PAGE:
President Bill Clinton called teen pregnancy “our most serious social problem” in 1996, during his State of the Union speech. In the decades since, the number of teens becoming mothers has fallen dramatically.
In 1991, there were 61.8 births for every 1,000 women ages 15 to 19 in the United States, compared with 15.4 per 1,000 in 2020. That’s a 75% drop. Yet many advocates believe that this issue is going to increase in importance in the coming years as more states pass laws to restrict abortion access.
The Education Writers Association spoke with Cassandra Mensah, counsel at the National Women’s Law Center, about proposed changes to Title IX to better support pregnant and parenting students, the need for better data, and holding districts accountable for supporting these students.
Why do many advocates think that teen pregnancy and parenting is going to increase in importance in the coming years?
Mensah: Only about a third of states, , mandate that schools provide students with sex education that is medically accurate. So teens in many states have basic misconceptions about how pregnancy occurs and options available if they do get pregnant.
If they did get pregnant and wanted an abortion, there are many barriers to access, including a lack of clinics and doctors; high cost; an 18-72-hour waiting period, etc. In addition, for teenagers, there are parental notification laws, a lack of transportation, cost etc.
Now, post-Roe, about half of states have or are expected to make abortions illegal, so it will be even more difficult to get an abortion and many advocates believe these restrictions will increase the number of teens who have to give birth and become parents.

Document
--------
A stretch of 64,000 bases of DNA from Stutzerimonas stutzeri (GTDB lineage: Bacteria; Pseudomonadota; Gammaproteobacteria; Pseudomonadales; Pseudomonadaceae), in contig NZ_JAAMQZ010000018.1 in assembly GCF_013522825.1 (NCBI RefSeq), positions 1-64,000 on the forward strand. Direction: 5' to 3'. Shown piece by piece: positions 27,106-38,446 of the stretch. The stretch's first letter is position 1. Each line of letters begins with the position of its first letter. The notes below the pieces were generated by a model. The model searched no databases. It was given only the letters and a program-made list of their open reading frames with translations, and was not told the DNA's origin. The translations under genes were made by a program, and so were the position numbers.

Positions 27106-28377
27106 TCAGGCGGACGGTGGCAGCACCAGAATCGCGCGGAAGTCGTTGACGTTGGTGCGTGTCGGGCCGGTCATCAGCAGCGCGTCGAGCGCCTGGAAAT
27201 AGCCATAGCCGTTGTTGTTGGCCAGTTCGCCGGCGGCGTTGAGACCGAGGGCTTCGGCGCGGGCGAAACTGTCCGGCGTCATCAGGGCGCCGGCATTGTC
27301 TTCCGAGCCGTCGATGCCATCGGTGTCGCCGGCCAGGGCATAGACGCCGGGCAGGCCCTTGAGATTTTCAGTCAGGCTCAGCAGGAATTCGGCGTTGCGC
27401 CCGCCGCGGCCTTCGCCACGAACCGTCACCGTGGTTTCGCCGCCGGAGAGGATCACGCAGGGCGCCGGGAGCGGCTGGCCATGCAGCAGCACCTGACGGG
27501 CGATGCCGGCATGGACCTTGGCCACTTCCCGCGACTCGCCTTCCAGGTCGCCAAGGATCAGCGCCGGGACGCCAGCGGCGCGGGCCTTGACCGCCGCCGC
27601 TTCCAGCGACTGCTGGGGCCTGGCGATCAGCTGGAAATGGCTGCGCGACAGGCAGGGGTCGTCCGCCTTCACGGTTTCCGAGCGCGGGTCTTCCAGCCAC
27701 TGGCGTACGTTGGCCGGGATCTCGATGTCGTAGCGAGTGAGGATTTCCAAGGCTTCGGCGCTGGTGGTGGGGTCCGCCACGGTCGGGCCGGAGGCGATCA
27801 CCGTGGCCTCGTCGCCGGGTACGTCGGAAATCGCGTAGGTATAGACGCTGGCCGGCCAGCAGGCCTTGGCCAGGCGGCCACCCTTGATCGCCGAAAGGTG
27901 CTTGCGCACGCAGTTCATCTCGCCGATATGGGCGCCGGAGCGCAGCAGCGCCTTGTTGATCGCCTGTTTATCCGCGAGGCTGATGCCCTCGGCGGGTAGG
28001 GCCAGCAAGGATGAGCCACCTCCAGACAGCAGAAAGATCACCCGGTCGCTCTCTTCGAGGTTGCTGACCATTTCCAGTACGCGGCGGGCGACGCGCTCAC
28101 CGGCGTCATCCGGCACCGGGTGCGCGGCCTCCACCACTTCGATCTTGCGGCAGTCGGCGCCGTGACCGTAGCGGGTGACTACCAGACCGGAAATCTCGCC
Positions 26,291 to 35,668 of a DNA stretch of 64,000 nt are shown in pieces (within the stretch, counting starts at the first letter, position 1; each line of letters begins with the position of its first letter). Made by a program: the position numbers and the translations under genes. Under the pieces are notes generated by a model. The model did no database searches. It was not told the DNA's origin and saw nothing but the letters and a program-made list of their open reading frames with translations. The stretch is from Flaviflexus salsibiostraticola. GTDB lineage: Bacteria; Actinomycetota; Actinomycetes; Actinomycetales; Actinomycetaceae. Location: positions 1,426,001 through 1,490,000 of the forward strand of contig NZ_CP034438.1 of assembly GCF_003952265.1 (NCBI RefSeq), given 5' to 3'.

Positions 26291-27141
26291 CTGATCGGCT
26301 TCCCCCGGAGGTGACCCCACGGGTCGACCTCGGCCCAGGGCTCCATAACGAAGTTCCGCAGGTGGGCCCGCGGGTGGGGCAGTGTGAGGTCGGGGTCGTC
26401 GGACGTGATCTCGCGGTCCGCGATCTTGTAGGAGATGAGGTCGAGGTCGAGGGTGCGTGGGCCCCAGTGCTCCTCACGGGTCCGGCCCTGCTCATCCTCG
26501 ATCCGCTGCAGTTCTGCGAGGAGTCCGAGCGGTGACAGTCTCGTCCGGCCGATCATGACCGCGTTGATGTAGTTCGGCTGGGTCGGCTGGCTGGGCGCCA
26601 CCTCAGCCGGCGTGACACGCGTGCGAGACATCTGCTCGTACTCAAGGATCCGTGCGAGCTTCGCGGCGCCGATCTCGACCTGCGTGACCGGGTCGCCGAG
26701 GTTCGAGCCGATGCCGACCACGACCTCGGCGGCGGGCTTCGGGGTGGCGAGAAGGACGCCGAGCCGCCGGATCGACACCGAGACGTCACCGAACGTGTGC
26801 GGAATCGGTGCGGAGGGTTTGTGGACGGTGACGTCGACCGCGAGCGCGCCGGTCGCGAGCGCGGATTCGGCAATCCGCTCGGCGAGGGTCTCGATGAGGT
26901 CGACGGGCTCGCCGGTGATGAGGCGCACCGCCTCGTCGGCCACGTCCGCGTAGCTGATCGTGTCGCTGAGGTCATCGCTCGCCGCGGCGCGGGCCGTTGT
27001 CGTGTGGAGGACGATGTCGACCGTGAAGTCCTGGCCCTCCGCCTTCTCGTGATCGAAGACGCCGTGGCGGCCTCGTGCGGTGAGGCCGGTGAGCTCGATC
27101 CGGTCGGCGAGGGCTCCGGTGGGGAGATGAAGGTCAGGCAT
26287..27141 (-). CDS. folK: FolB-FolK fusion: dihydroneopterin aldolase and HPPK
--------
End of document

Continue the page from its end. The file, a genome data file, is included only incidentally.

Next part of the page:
Where can I find current and historical statistics about pregnant and parenting teens in my school district?
Mensah: Unfortunately, there is no federal requirement that schools collect data on the number of pregnant and parenting [teens]. That’s something we’d love to see change. The Centers for Disease Control does collect that data by age group, but we aren’t sure how many of those students are still enrolled in school as many pregnant and parenting teens drop out. Also, the nonprofit, Power to Decide (formerly called The National Campaign to Prevent Teen and Unplanned Pregnancy) also collects national and state level information.
What are the educational outcomes for pregnant and parenting teens?
Mensah: Very poor. I do need to emphasize this is not because of the personal failing of these mothers or young people. It’s simply because we don’t prioritize offering the supports that pregnant parents and students need to stay in school. And so they’re left to balance their familial responsibilities, their own health, the health of their children on top of their education responsibilities. And on top of the discrimination and harassment that they face in schools.
Many are “pushed out,” even though under federal law, it’s unlawful to discriminate against a student because of their pregnancy, abortion, childbirth and recovery from those conditions. Sometimes these forms of discrimination are explicit; for example, one student who recently called our help line was kicked off of their Honor Roll Society Club because they were pregnant. The assumption being that she wouldn’t be able to complete her academic pursuits because of her pregnancy, which isn’t true. Sometimes it’s more subtle like teachers, punishing students for taking time off to care for child care needs or medical appointments.
As a result, educational outcomes for these students are very poor. According to the Centers for Disease Control and Prevention, only about half of teen mothers receive a high school diploma by age 22, compared with approximately 90% of their peers who do not give birth. Fewer than 2% of mothers under 18 complete college by age 30.
The Department of Education’s Office for Civil Rights recently released a resource to remind everyone, including schools, that discrimination based on pregnancy and related conditions is prohibited.